Maybe Im missing something, or you might get an inspiration :slight_smile:

You are painting too balck and white here…

Ok, real world example from two of my projects. I had two projects, with two different directory structures. They were different because the projects were started on different releases of the engine, when different capabilities were introduced. Both projects were upgraded to the latest engine version, which supports components. I had a component in one project that would work well with the other. I migrated the component over, which grabs all the dependencies including the folders that they reside in, and moves them over to the new project. Now I have several extra folders in my project, each containing only a single item that I had been keeping stored elsewhere. (structs/enums/etc) So, I move the files, save, close, open, fix up redirectors, and commit to svn. However, unreal had not deleted all of the directories/files, so it duplicated them in the SVN unbeknownst to me. On the next SVN update. It pulls down all the duplicated files, which of course breaks all the friggin references and forces you to repeat all those steps again, possibly with the same broken outcome.

This here is the problem. The future is not forseeable. How many new features and such has Epic added just in the last year? How many new asset/file types. Hindsight may be 20/20 but foresight is more like 20/80. Requiring that people predict the engine’s changes, and thus whatever structural changes that might be required, in advance is ludicrous.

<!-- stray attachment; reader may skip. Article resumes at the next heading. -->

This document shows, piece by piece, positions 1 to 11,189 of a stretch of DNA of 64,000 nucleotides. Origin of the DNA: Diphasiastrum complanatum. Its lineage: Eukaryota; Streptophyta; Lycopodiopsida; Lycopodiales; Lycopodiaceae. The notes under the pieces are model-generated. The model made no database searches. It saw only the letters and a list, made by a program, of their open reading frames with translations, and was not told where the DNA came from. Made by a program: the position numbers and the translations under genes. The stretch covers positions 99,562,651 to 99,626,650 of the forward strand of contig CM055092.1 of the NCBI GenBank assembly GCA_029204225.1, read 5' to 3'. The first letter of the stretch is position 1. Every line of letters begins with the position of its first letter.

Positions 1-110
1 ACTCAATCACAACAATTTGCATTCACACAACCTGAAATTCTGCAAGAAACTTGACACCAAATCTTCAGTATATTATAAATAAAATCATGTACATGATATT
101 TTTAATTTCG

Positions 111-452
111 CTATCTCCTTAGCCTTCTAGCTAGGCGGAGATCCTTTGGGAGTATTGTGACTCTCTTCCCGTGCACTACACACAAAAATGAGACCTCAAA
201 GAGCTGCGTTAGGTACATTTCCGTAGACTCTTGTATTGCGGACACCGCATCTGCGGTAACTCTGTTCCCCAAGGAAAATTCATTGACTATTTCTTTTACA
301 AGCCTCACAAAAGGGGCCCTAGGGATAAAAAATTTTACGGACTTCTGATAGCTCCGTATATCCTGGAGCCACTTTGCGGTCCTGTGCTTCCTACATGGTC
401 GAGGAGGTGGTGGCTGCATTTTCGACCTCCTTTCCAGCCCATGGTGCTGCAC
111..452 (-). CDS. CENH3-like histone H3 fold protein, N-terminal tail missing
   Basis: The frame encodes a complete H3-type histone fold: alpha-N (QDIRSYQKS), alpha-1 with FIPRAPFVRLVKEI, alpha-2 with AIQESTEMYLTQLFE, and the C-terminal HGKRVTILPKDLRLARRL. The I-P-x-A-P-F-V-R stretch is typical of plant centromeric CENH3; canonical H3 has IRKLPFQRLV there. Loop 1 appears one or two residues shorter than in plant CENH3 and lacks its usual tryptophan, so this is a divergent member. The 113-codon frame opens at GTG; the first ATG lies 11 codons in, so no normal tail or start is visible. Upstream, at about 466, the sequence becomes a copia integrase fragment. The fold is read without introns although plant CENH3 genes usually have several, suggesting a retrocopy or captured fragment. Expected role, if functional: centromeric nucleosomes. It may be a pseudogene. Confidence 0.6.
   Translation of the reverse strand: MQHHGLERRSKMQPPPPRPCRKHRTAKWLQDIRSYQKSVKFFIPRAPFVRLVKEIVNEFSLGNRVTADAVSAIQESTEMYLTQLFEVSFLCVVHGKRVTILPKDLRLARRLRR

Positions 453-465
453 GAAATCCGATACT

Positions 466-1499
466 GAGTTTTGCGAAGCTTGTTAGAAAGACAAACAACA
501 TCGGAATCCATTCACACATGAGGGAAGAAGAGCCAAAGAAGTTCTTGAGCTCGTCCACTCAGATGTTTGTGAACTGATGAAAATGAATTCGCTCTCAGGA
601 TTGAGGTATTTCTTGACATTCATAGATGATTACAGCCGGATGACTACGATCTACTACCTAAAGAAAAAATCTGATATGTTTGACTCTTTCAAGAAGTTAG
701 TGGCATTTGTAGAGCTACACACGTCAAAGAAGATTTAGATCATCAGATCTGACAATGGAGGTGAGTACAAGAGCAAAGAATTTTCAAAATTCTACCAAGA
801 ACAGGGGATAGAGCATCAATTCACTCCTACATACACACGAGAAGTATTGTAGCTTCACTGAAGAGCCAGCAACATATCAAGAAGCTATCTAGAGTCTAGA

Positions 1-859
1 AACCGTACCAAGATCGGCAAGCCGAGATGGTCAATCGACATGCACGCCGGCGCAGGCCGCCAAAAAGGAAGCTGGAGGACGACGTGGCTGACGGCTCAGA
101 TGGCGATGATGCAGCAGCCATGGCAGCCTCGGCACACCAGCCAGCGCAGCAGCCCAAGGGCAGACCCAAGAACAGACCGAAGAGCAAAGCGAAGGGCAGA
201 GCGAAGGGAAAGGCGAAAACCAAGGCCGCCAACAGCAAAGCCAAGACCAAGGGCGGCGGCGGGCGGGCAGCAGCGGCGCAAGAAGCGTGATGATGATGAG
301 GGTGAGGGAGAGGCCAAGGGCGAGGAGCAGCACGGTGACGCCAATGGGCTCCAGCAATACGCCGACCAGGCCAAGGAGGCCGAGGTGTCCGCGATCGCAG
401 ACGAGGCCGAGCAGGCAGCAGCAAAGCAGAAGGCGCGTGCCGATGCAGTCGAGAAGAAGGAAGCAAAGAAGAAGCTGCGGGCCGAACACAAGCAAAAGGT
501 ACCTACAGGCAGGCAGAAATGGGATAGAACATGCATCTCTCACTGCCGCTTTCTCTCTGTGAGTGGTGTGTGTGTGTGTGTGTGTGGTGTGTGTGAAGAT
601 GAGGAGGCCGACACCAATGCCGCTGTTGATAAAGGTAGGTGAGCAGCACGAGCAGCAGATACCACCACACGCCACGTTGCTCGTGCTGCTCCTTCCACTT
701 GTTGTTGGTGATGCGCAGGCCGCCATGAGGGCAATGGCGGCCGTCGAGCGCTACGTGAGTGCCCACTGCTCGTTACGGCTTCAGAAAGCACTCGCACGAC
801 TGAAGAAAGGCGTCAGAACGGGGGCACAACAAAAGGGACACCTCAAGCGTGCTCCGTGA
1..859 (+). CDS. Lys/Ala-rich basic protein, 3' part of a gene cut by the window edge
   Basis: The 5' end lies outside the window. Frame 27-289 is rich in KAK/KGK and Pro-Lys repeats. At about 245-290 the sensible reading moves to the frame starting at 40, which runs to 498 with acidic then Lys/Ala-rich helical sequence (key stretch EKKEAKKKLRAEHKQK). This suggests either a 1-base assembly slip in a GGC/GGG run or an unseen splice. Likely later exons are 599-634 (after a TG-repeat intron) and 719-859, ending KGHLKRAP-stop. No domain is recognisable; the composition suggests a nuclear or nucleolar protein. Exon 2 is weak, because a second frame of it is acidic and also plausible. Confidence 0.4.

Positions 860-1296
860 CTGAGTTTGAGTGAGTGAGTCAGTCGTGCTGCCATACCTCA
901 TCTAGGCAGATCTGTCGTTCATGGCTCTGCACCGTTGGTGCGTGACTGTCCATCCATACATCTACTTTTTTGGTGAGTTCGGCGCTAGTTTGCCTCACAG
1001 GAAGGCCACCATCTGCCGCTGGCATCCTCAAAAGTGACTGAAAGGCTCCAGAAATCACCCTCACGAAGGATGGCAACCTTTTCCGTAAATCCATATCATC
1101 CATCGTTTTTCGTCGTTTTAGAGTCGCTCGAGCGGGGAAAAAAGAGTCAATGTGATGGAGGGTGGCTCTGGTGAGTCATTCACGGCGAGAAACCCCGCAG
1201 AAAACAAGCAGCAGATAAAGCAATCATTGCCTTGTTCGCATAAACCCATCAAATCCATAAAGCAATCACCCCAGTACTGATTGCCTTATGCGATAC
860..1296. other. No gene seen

Without seeing the actual structure its a bit fuzzy to imagine…
That sounds like an initial problem due to how you group assets that belong together.

When you have an asset, say a lamp, do you have then a lamp folder that contains all subassets, like texture, mesh, blueprint, etc?
Or do you use one folder substructure for all meshes, another for all textures, etc?

Typically I use one folder for all Static Meshes. For models that will be animated, I have the model and associated files bundled. Single directories for textures and such.

You seem to be missing the point though. The point is not whether or not my file structure is bad. My file structure works for me. Could it be better? Sure. The point is that, as I learn, I should be able to fix it as I go without having to worry that my entire project is going to get corrupted by the way the engine handles the linking/referencing. No amount of preplanning is going to change that simple fact.

I’m sure underneath it’s a really complicated issue to solve, but I totally agree that it’s extremely restrictive and finicky the way it’s implemented right now.

Coming from the film side of things I’m used to expecting things to break when I move assets on the disk file system, but within an editing project the folder structure that’s represented in the project itself is abstracted from where the files’ are actually being stored. This gets around a lot of the fragility and rigidity that comes from trying to maintain a 1:1 relationship between the physical file structure and how you want to organize things representationally within the project.